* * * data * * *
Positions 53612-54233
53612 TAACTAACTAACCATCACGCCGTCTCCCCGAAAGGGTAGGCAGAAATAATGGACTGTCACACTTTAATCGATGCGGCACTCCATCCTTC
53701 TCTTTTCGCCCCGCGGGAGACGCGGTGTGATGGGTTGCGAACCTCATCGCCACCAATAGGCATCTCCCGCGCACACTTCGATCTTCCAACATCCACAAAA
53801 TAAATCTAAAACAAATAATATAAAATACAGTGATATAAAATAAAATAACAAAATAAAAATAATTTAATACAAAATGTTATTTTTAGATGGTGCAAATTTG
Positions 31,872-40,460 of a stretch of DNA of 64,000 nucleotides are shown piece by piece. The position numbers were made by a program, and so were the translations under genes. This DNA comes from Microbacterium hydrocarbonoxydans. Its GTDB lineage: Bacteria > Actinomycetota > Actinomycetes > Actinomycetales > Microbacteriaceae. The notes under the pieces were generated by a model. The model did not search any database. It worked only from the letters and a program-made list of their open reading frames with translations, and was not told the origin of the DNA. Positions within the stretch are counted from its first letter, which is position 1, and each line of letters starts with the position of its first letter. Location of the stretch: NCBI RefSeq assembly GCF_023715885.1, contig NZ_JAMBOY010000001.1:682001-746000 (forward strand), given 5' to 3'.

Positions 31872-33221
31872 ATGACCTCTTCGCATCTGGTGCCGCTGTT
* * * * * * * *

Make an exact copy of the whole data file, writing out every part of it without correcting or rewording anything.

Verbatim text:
Positions 53612-54233
53612 TAACTAACTAACCATCACGCCGTCTCCCCGAAAGGGTAGGCAGAAATAATGGACTGTCACACTTTAATCGATGCGGCACTCCATCCTTC
53701 TCTTTTCGCCCCGCGGGAGACGCGGTGTGATGGGTTGCGAACCTCATCGCCACCAATAGGCATCTCCCGCGCACACTTCGATCTTCCAACATCCACAAAA
53801 TAAATCTAAAACAAATAATATAAAATACAGTGATATAAAATAAAATAACAAAATAAAAATAATTTAATACAAAATGTTATTTTTAGATGGTGCAAATTTG
Positions 31,872-40,460 of a stretch of DNA of 64,000 nucleotides are shown piece by piece. The position numbers were made by a program, and so were the translations under genes. This DNA comes from Microbacterium hydrocarbonoxydans. Its GTDB lineage: Bacteria > Actinomycetota > Actinomycetes > Actinomycetales > Microbacteriaceae. The notes under the pieces were generated by a model. The model did not search any database. It worked only from the letters and a program-made list of their open reading frames with translations, and was not told the origin of the DNA. Positions within the stretch are counted from its first letter, which is position 1, and each line of letters starts with the position of its first letter. Location of the stretch: NCBI RefSeq assembly GCF_023715885.1, contig NZ_JAMBOY010000001.1:682001-746000 (forward strand), given 5' to 3'.

Positions 31872-33221
31872 ATGACCTCTTCGCATCTGGTGCCGCTGTT